By Cameron Jenkins
Fall has definitely arrived here in East Lansing! The leaves are vibrantly red and orange, and there is a crisp feel in the air. Fall is my favorite season because of the atmosphere, but also because of the seasonal foods. A notable fall celebrity would be the pumpkin.
What prompted my research for this post was a conversation with my roommates about what part of the pumpkin is the “orange puree stuff” that you can purchase in a can. We debated about it for a while until one of us looked it up. The puree comes from the pumpkin shell– minus the skin. This is called the pulp, or the meat, and it is what is then mashed up and sold to you in a can. The other parts of the pumpkin include the fibrous strands and seeds. You throw out the gunky strands but can keep, roast, and eat the seeds.
So, now we know about that. But then my curiosity took off with a million questions to be asked– How long does it take to grow a pumpkin? Where did they originate from? What makes them so delicious? Why do we make faces on them? You’re in luck, friends, cause you’re about to find out.
The word pumpkin originates from the Greek word “pepõn,” which means large melon. Eventually through translations, the word morphed from French to English into the classic word we know today. Squash, along with pumpkins, are believed to have originated form the Americas. The Native Americans tended to “The Three Sisters” of squash, corn, and beans, as they thrive together in a sustainable fashion. They were practicing an early form of sustainable agriculture– how cool! The Natives introduced the pumpkins to the Pilgrims, and they soon became a major food source for them. The squash was a major key to surviving winter. Anyone else mentally picturing Thanksgiving, too? (Source).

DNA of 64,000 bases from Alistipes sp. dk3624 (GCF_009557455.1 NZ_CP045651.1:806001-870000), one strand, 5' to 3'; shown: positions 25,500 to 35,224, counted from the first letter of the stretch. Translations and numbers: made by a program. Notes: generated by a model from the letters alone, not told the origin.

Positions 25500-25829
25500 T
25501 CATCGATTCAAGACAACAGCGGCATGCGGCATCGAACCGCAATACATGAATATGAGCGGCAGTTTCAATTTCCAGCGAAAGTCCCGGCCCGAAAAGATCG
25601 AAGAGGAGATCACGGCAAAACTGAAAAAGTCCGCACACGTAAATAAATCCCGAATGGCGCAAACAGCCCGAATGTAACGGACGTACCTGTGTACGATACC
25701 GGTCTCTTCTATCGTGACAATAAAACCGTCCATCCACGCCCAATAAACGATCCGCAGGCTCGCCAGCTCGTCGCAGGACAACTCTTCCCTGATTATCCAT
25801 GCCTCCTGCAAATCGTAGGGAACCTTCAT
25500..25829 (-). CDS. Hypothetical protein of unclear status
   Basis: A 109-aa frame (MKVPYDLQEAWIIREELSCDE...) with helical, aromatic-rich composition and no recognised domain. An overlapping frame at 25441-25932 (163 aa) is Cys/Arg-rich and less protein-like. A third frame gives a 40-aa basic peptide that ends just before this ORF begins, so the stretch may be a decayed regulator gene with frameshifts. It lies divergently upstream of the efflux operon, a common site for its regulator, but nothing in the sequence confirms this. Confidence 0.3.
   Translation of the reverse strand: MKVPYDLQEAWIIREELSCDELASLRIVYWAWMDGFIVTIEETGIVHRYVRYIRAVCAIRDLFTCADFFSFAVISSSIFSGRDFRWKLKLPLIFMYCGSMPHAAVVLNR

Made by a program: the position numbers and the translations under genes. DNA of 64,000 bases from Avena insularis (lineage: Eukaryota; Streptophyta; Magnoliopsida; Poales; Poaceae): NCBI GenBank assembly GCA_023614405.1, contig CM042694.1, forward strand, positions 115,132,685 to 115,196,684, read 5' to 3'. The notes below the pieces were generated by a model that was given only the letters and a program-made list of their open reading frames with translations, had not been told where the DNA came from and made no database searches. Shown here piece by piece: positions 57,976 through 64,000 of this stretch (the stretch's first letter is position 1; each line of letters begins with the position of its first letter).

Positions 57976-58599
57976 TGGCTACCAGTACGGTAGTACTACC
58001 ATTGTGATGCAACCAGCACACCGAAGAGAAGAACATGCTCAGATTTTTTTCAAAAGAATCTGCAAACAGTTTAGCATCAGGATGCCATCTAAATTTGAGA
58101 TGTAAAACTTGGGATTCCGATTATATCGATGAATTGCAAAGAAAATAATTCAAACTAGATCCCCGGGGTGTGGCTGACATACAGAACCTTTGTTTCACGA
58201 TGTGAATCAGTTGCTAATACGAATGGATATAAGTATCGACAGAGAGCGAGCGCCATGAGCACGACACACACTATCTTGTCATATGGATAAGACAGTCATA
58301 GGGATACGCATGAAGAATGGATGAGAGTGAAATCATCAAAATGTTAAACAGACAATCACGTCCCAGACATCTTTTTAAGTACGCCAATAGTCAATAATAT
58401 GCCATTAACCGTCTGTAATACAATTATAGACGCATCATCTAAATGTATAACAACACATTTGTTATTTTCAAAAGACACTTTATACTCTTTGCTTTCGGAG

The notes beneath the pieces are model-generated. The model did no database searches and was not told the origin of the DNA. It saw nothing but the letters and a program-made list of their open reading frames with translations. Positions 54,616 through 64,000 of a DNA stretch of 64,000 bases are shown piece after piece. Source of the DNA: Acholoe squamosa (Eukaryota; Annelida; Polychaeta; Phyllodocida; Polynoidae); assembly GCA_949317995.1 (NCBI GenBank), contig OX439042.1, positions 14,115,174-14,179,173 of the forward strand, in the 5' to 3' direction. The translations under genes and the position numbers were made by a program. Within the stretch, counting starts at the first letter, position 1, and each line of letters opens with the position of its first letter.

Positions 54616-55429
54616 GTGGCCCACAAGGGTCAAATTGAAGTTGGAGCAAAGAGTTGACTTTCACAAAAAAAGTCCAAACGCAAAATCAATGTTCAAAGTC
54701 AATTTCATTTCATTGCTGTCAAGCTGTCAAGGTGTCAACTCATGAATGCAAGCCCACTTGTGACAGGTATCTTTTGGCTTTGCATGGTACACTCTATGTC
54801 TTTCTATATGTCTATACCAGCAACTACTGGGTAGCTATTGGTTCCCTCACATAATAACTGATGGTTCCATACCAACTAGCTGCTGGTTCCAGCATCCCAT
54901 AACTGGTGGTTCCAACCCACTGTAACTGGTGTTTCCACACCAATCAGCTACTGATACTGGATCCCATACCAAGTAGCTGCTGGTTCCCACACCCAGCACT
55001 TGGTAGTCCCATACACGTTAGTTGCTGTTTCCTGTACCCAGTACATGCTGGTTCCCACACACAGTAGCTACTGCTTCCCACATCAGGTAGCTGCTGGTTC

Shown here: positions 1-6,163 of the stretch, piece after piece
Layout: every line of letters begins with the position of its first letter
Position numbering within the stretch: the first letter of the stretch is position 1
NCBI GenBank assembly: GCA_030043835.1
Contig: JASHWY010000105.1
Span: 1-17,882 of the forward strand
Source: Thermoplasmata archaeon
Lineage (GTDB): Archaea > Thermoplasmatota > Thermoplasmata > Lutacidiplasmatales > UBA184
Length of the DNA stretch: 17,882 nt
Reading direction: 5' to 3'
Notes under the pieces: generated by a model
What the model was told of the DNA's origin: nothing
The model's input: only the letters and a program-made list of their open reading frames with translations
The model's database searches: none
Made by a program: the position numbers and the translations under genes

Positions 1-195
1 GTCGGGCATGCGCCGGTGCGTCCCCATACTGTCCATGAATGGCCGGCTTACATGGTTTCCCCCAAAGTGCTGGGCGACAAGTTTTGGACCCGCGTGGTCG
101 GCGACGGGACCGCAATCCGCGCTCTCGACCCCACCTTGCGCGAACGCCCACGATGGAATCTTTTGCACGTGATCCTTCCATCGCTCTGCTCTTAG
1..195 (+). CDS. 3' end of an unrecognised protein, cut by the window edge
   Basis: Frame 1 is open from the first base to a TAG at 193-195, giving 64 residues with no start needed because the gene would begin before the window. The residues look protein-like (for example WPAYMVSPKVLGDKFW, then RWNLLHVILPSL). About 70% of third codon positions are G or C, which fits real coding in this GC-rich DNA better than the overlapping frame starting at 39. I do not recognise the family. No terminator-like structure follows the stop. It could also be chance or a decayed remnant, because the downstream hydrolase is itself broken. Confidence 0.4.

We enjoy this gourd in the autumn time, but farmers are busy planting around the last week of May. Pumpkins take around 90 to 120 days to grow! They turn that bright, classic orange color in October when it is time to harvest. The seeds can be planted again in May and therefore start the process again. (Source).
The harvesting month of October has Halloween in it, a holiday that is associated with carving faces into pumpkins. But actually, the pumpkin was not part of the tradition in beginnings of Halloween. The whole holiday started overseas….
“Modern Halloween comes from the Irish festival Samhain, an occasion that marked the passage from the summer harvest season to the dark of winter. Tradition dictated huge bonfires be built in fields, and it was believed that fairy spirits lurked in the shadows. To distract these spirits from settling into houses and farms, people would carve rudimentary faces into large turnips, and set candles inside. The turnip lanterns would rest along roadways and next to gates, to both light the way for travelers and caution any passing fairies against invading.” (Source).
Halloween didn’t exist in America until Irish and Scottish Immigrants arrived in the 1800’s. Pumpkins are native to the Americas, so over time the gourd was adopted. According to the source I read, the actual origins of the jack-o-lantern becoming a thing are not certain, but probably in the late 1800’s. They just eventually became more and more popular. Trick or treating, costumes, and candy consuming really came around in the 1930’s. (Source).
We carve them, we eat them, and we even drink pumpkin-flavored beverages. The pumpkin is full of carbohydrates, fiber, vitamin A, carotenoids, and has a whopping 49 calories per cup that can put this gourd on a list of healthy foods.
After writing this post, I am now even more ready for Halloween and to order a pumpkin spice latte on my way to class tomorrow. As I sip it though, I will think about all this new knowledge that I have on the pumpkin. I hope you all may find some new use of this info, too.
Here are some more links to interesting pumpkin things in case you are hungry for more: